Forgiveness: Saying The Words

This post is for the Christian who is ready to offer/seek forgiveness but needs help moving forward with the conversation.

[To learn about Biblical forgiveness, read this post from last year – https://byrontown.wordpress.com/2011/11/30/as-we-forgive and this one https://byrontown.wordpress.com/2011/12/06/what-is-forgiveness/ ]

In the last year, several people have requested “help to start the conversation” as it pertains to seeking or granting forgiveness. The request is understandable. It is difficult to experience clarity and freedom when a relationship is broken. What I provide are generalities. You may have to tweak some things to your particular situation. It’s impossible for me to provide a manuscript for every situation that can pop up. (Some of this year’s situations have been adult sibling rivalry, marriage, parent/child, parent/extended family, friends, workplace conflict and conflict in congregational life.)

God, please use these practical steps to equip Your people to obey Your Spirit that the world would see the beauty of Christian forgiveness in action.

1. Congrats on reaching this point!  Take time to reflect and thank God for providing grace and strength in Christ Jesus. It’s the only way you’ve gotten to this point. Eternal grace, mercy and love is rooted in our Father, embodied in our Saviour, Jesus, and empowered by Holy Spirit.

2. Persevere through the conversation. The conversation you’re about to have – extending and/or requesting forgiveness – is going to be awkward, difficult, weird, tense, uncomfortable and so forth. But persevere! Following and experiencing God’s design is so powerful and satisfying. God’s power in the Holy Spirit through Jesus is unending; you can’t use it all up. Can you imagine Niagara Falls or Victoria Falls drying up? No. Stand under the powerful deluge of God’s grace, mercy and love. And don’t come out from under that tremendous waterfall until the conversation is over.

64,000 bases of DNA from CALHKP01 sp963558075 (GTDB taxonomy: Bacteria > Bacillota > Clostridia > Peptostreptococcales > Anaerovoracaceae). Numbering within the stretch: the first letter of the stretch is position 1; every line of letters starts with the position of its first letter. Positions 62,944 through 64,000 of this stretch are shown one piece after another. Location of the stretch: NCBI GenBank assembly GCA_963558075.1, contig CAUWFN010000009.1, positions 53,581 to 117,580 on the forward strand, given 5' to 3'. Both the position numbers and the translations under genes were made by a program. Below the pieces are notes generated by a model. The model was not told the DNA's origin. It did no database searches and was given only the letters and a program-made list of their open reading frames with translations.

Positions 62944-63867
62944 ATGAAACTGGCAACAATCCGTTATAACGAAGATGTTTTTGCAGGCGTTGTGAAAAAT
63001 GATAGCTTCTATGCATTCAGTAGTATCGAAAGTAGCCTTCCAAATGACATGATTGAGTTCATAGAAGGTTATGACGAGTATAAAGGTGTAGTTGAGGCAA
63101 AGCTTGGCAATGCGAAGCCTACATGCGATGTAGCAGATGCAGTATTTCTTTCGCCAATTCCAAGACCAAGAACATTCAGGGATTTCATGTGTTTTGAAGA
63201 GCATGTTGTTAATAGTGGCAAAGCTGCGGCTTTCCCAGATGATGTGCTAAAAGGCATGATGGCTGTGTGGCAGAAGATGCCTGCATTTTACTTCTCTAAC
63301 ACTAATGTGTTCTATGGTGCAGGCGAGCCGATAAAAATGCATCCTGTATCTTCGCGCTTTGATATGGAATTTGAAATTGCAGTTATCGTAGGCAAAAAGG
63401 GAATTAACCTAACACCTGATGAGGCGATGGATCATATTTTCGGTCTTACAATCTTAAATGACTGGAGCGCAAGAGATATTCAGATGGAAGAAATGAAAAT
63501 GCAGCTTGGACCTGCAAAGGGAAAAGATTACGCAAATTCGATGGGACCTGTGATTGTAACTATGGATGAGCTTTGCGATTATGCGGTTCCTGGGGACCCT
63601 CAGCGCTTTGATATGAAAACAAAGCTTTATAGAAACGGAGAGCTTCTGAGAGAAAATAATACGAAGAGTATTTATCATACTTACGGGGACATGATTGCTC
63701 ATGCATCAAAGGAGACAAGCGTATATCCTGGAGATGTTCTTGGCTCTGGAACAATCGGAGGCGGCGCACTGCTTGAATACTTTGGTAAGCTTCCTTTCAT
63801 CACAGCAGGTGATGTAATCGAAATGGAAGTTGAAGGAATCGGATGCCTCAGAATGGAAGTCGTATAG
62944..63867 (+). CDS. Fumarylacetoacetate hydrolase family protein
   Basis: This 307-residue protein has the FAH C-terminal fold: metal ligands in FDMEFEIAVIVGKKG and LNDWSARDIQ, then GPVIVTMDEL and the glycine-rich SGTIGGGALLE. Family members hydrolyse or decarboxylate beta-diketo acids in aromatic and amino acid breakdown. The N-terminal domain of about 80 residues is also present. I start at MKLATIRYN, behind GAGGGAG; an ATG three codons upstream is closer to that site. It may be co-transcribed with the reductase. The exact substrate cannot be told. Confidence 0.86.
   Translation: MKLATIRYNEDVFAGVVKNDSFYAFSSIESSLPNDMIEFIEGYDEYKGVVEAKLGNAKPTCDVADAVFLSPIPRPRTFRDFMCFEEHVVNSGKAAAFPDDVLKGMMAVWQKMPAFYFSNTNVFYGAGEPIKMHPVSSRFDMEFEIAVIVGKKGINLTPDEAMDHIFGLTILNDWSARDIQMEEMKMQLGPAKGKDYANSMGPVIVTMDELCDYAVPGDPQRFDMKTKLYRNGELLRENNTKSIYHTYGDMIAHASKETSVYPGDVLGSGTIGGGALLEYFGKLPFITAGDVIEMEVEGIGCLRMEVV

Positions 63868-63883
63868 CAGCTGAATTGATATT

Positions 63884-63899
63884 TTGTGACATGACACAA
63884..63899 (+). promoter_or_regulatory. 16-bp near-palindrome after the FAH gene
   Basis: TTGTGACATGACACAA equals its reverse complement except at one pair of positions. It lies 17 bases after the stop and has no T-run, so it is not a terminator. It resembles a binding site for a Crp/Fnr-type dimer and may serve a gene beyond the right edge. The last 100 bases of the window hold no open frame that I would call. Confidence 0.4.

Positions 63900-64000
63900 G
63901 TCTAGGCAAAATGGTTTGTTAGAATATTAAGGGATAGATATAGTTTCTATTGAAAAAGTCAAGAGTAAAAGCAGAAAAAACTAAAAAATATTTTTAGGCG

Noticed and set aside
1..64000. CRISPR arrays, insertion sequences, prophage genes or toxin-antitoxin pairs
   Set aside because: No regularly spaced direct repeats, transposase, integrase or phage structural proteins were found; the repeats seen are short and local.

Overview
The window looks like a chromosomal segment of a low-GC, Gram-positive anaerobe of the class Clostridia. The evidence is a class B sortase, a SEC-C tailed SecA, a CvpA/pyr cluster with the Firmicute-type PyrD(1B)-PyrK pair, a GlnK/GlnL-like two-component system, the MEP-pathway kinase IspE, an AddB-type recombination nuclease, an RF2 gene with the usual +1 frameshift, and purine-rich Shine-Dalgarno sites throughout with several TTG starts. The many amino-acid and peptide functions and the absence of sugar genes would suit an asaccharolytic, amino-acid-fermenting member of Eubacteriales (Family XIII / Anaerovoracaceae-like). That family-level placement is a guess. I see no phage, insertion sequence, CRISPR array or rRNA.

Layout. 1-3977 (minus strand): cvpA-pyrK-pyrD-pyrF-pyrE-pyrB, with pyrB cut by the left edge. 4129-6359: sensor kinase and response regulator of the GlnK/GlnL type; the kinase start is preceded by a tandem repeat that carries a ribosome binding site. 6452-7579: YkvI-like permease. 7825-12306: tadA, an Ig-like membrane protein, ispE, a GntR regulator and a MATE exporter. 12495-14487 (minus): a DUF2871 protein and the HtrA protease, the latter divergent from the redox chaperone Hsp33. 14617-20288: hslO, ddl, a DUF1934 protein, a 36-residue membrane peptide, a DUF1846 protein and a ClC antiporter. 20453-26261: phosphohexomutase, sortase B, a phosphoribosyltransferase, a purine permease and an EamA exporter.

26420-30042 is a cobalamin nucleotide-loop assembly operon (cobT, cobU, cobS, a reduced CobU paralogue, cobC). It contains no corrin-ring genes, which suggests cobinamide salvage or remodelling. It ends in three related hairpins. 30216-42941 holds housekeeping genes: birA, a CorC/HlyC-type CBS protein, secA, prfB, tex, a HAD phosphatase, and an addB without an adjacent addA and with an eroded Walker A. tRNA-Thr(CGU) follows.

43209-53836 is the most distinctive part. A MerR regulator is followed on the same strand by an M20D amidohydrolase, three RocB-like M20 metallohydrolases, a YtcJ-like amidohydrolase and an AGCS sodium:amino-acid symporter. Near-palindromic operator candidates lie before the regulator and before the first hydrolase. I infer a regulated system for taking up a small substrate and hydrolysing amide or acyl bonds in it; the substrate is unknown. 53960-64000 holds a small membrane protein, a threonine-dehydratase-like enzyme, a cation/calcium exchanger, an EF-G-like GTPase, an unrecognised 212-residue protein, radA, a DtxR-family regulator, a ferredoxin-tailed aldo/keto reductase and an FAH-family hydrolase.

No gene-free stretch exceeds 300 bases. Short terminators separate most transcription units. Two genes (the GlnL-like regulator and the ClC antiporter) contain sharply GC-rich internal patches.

3. The conversation may require multiple dialogues. Depending on the depth of the hurt; emotional/mental soundness of both parties; willingness of both parties; and time constraints, the “conversation” might have to stretch out over a few days or weeks. Though the source of power – the Triune God – never tires or sleeps, we must remember we’re not a member of the Trinity. You (or the other person) may need time to process, sleep and regain energy. Don’t try to cram what might need to be a 12-hour conversation into “let’s grab some coffee this afternoon”.

4. Time Does Not Heal. It’s a silly sentiment, really. Certainly, we need time to “cool off” but time doesn’t “heal”. We hope over time that we would forget the hurt and the anger – but that doesn’t happen. Time just helps us file away the hurt and anger until we see the person again. The hurt and anger will not magically go away in four or five days, weeks, months or years from now. Actually, the hurt may never go away, but the anger dissolves when we experience forgiveness. The time to forgive is now.

5. Do you need a mediator? Sometimes we need a mediator (someone who is outside of the relationship) to help both parties begin a clear and free conversation. Talk to your pastor about the situation and trust him if he says he can mediate. If he’s wise he’ll know when to refer to a professional Christian counselor.